[1]“Gender Differences in Voter Turnout,” Center for American Women in Politics, accessed January 9, 2019, http://www.cawp.rutgers.edu/sites/default/files/resources/genderdiff.pdf.

[2]“Gender Differences,” Center for American Women in Politics, January 9, 2019.

[3]Qingwen Dong, Dean Phillip Gundlach, and John C. Phillips. “The Impact of Bicultural Identity on Immigrant Socialization through Television Viewing in the United States,” Intercultural Communication Studies, 15, no. 2 (2006): 63, https://web.uri.edu/iaics/files/06-Qingwen-Dong-Dean-Phillip-Gundlach-John-C.-Phillips.pdf.

[4]Natalie Masuoka, Hahrie Han, Vivien Leung, and Bang Quan Zheng. “Understanding the Asian American Vote in the 2016 Election,” Journal of Race, Ethnicity and Politics, 3, no. 1 (2018): 190, doi: 10.1017/rep.2017.34.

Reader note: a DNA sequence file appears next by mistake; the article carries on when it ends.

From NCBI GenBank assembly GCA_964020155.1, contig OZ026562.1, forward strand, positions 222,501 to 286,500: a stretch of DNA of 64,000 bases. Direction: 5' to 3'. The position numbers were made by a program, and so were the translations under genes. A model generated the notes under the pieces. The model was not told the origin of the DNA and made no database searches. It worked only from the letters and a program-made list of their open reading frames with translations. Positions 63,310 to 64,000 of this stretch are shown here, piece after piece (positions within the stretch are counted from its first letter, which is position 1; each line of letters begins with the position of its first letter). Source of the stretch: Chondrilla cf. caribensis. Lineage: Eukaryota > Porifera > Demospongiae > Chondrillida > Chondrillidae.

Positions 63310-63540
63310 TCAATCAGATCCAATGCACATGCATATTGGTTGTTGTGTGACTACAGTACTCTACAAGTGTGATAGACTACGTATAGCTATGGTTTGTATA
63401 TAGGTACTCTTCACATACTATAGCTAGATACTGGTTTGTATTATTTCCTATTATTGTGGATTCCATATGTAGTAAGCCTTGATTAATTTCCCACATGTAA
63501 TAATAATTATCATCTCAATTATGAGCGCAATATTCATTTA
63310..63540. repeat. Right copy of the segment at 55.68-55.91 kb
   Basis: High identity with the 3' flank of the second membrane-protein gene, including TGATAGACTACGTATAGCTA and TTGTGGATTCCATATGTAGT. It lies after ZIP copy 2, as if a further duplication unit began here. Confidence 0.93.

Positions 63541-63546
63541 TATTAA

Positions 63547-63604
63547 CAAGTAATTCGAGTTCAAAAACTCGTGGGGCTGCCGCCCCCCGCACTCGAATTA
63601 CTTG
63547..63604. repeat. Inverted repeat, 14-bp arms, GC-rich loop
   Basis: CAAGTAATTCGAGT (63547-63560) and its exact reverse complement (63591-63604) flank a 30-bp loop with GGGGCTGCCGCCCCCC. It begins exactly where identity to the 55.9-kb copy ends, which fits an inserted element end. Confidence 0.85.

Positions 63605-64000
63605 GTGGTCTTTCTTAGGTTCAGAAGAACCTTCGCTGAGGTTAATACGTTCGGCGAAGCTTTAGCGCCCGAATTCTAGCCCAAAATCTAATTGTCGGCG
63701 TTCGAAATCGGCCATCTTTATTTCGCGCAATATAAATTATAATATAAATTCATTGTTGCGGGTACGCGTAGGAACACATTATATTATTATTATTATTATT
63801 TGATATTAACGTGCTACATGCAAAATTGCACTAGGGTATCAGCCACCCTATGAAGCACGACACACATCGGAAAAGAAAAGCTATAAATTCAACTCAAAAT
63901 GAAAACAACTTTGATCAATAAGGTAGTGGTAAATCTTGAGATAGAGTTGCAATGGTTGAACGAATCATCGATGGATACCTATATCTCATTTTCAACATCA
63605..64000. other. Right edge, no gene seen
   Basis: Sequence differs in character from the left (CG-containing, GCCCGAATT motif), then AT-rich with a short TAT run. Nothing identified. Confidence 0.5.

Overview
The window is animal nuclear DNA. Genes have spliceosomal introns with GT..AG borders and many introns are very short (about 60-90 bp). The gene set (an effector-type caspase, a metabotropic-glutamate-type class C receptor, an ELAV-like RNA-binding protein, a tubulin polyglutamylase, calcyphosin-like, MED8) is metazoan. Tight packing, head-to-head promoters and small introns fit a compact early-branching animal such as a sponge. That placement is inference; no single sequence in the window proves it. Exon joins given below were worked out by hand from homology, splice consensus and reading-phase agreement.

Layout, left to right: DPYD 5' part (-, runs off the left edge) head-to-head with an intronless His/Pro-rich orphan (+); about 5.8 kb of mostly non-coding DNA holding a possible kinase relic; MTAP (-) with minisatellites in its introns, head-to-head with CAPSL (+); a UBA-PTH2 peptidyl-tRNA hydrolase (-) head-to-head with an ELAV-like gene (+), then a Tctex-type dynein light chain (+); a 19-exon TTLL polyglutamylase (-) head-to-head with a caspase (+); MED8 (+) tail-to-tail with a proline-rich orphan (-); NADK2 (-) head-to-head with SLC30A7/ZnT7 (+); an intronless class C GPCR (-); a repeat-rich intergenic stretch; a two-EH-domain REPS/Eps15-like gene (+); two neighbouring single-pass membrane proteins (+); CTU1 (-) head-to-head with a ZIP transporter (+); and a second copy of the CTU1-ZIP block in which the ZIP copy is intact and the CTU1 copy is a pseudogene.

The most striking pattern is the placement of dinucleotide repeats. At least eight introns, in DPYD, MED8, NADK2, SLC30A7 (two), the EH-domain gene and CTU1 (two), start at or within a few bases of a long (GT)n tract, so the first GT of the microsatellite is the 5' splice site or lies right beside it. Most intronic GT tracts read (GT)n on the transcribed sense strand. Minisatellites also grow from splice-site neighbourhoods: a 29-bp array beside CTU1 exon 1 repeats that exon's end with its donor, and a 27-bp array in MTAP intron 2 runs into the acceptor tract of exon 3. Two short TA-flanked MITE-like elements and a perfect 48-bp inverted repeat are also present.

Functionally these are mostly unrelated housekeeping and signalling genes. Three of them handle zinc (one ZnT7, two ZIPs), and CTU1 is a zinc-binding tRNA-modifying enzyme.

[5]Gustavo Lopez, Neil G. Ruiz, and Eileen Patten, “Key facts about Asian Americans,” September 8, 2017.

[6]Pei‐te Lien, M. Margaret Conway, and Janelle Wong. “The Contours and Sources of Ethnic Identity Choices Among Asian Americans,” Social Science Quarterly, 84, no. 2 (2003): 471, doi: 10.1111/1540-6237.8402015.

[7]Nadia E. Brown. “Political Participation of Women of Color: An Intersectional Analysis,” Journal of Women, Politics & Policy, 35, no. 4 (2014): 317, doi: 10.1080/1554477X.2014.955406.

[8]Christian Dyogi Phillips and Taeku Lee, “Superficial Equality,” 381.

Lost Latina Leaders: Luisa Moreno and the Labor Movement

By Samantha Delgado